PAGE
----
Look! Up in the sky! It’s Supermoon! (video)

NEW YORK — The biggest and brightest full moon of the year arrives tonight as our celestial neighbor passes closer to Earth than usual.

But don’t expect any “must-have-been-a-full-moon” spike in crime or crazy behavior. That’s just folklore.

Today’s event is a “supermoon,” the closest and therefore the biggest and brightest full moon of the year. At 11:34 p.m., the moon will be about 221,802 miles from Earth. That’s about 15,300 miles closer than average.

That proximity will make the moon appear about 14 percent bigger than it would if the moon were at its farthest distance, said Geoff Chester of the U.S. Naval Observatory. The difference in appearance is so small that “you’d be very hard-pressed to detect that with the unaided eye,” he said.

The moon’s distance from Earth varies because it follows an elliptical orbit rather than a circular one.

Like any full moon, the supermoon will look bigger when it’s on or near the horizon rather than higher in the sky, thanks to an optical illusion, Chester noted. The full moon appears on the horizon at sunset.

The supermoon will bring unusually high tides because of its closeness and its alignment with the sun and Earth, but the effect will be modest, Chester said.

The last supermoon, on March 19, 2011, was about 240 miles closer than this year’s will be. Next year’s will be a bit farther away than this year’s.

But no matter how far away a full moon is, it’s not going to make people kill themselves or others, commit other crimes, get admitted to a psychiatric hospital or do anything else that popular belief suggests, a psychologist says.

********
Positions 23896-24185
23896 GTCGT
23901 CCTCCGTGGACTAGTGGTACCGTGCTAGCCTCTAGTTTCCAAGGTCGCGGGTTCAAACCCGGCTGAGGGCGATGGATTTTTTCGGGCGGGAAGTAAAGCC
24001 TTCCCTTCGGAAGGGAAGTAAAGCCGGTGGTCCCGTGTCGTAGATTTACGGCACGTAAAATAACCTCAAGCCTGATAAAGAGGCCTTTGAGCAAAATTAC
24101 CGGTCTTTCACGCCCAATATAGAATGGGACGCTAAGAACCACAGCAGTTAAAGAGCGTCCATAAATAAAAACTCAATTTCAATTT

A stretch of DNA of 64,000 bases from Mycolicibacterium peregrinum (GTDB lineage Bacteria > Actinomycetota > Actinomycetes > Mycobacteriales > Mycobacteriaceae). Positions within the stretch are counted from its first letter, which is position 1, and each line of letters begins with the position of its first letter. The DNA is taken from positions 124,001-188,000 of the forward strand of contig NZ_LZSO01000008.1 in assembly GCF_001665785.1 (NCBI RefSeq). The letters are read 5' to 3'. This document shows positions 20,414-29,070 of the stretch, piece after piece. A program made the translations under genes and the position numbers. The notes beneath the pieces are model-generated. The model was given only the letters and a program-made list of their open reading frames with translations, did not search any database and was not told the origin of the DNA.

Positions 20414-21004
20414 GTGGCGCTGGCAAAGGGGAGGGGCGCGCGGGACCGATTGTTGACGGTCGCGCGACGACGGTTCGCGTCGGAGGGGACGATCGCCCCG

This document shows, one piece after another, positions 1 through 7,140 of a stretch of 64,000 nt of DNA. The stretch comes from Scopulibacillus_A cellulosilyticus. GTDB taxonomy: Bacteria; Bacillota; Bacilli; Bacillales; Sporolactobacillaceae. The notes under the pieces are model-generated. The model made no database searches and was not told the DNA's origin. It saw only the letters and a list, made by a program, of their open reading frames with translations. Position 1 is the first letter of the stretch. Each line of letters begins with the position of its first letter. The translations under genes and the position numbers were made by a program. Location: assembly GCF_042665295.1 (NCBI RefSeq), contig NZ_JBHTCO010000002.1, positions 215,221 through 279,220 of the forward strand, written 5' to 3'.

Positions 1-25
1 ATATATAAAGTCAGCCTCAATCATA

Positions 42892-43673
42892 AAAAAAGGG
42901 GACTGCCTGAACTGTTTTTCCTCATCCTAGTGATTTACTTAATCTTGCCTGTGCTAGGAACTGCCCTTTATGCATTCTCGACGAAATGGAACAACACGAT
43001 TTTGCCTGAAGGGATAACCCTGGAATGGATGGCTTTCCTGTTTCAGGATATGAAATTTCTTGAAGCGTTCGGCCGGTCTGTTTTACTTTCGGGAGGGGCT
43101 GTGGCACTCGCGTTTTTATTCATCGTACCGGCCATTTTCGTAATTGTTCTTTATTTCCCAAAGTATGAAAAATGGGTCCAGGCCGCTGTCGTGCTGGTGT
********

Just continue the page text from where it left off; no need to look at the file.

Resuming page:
Studies that have tried to document such connections have found “pretty much a big mound of nothing, as far as I can tell,” said Scott Lilienfeld of Emory University.

Lilienfeld, an author of “50 Great Myths of Popular Psychology,” said the notion of full moons causing bizarre behavior ranks among the top 10 myths because “it’s so widely held and it’s held with such conviction.”

Why do people cling to the idea?

Lilienfeld said a key reason could be the way people pay attention to things. If something unusual happens to occur during a full moon, people who believe the myth take note and remember, even telling other people because it confirms their ideas. But when another full moon appears and nothing out of the ordinary occurs, “they’re not very likely to remember” or point it out to others.

So in the end, he said, all they remember are the coincidences.

More in Local News

Everett district relents on eminent domain moving expenses

Homeowners near Bothell still must be out by April to make way for a planned new high school.

Shock from WSU suicide ripples through Snohomish County

Roughly 1 in 10 seniors, sophomores and 8th-graders said they had attempted to take their own lives.

Marysville hit-and-run leaves man with broken bones

The state patrol has appealed for help solving an increasing number of hit-and-runs in the state.

$1,000 reward for info on who killed an eagle near Snohomish

After being shot, the raptor was treated at the Sarvey Wildlife Center but died overnight.

Woman confronts man leaving house with stolen item

“He swung at her with a crowbar, missing her.”

Police seek suspect in Wells Fargo bank robbery

He was described as white, in his 30s, heavyset, with blonde hair and a maroon sweatshirt.

Possible bobcat sighting keeps Snohomish students inside

The creature was spotted on the campus of Valley View Middle School around noon.

Stabbing in Everett follows dispute between brothers-in-law

The victim, 54, was hospitalized. The suspect, 29, had not been apprehended Thursday.

New leaders coming to county, state political parties

Hillary Moralez of Bothell takes over as chair for the Snohomish County Democratic Party.

Most Read